A selection of newly shot interviews are up next, the first of which spends sixteen minutes with McLouglin in the same cemetery that was used for the shoot itself. He starts off by offering some info on One Dark Night and then goes on to discuss other films that he has worked on over the years Friday the 13th Part VI as well as some of the TV work that came later. E.G. Daily is up next in a thirty-two minute segment where she really only covers the basics of her involvement with our feature presentation but really, it’s more of a career overview. She starts out talking about how she got into acting and then goes on to discuss some of the bigger moments in her career, including Pee-Wee’s Big Adventure as well as more recent work like Rob Zombie’s 31. Michael Schroeder gets in front of the camera for fifteen minutes talking about how he came on board to produce One Dark Night including what it was like working with some of the cast members on the production. He also shares some stories about films he’s worked on as a director over the years. Up next is an eighteen minute piece with cinematographer Hal Trussel who speaks about how and why he shot certain scenes the way he did, effort that was put into the picture to give it a specific look, and how admirable the work effort of the cast and crew alike was in getting this project finished. From there we get an eleven minute interview with Nancy McLoughlin who talks about her small supporting role in the film as well as how she worked as a production assistant on the set and some of the challenges that both jobs entailed. Production designer Craig Stearns gets an eleven minute piece where he talks about how tricky it was at times to get things right before the cameras started rolling. Last but not least, we get SFX makeup man Paul Clemens in a seventeen minute interview where he discusses the tricks employed in the film’s finale and how he and others on the crew conjured up some of the bizarre and macabre imagery featured in the picture. These interviews cover a lot of ground, they’re well shot and they’re genuinely interesting.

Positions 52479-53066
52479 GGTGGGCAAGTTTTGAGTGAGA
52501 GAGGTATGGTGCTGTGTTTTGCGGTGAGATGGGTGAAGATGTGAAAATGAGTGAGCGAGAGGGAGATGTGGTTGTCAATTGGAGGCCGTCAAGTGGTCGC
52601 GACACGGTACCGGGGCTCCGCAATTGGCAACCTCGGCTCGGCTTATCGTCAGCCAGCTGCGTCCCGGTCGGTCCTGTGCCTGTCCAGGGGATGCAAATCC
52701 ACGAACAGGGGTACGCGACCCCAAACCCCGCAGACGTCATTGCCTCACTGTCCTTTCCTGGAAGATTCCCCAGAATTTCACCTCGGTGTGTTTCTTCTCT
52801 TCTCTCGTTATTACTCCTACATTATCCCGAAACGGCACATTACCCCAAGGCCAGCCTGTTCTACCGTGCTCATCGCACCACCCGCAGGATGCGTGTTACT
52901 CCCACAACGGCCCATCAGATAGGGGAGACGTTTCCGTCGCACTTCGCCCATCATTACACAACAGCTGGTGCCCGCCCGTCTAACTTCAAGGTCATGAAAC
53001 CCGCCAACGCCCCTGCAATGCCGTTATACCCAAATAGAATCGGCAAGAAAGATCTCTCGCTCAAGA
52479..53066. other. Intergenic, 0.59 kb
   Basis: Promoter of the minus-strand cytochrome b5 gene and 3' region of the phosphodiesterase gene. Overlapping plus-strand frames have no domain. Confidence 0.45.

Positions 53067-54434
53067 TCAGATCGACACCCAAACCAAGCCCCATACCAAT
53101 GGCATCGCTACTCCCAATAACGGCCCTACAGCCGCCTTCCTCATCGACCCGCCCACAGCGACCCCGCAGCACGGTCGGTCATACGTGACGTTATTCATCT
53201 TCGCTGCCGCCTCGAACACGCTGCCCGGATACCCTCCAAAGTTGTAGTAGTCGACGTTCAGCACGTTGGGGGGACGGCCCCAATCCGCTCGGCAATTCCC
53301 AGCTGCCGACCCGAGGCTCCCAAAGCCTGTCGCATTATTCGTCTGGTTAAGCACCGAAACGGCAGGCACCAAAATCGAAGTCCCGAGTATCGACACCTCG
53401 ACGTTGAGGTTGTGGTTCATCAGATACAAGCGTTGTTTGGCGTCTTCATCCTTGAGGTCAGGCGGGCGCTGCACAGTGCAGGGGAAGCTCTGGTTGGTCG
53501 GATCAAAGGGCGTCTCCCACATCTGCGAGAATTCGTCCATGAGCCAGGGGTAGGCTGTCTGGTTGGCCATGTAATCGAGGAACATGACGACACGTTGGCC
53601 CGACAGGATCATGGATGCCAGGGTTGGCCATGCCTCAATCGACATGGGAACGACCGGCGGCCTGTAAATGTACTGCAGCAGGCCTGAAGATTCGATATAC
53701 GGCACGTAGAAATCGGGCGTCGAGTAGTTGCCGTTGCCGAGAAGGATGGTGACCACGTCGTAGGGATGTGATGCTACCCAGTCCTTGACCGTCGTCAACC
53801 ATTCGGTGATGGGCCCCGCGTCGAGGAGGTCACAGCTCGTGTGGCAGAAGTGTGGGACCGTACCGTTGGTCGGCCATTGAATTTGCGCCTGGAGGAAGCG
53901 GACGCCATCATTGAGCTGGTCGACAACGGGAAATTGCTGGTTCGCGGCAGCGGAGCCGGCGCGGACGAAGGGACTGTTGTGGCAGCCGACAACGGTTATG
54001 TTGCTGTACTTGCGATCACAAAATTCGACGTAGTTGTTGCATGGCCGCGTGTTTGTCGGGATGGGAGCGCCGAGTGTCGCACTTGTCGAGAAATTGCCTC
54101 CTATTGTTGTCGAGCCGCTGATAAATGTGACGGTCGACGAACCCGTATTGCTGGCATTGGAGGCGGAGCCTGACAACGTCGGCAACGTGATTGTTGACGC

Interestingly enough, this release also includes the original workprint version of the film that clocks in at just a few seconds shy of ninety minutes in length and that features the alternate title of Night In The Crypt. This version features an alternate opening scene as the director originally wanted, a few different shots noticeable throughout the film and a different ending. The picture quality here is a little rough around the edges but given that all that exists for this is a tape source, that’s completely forgivable.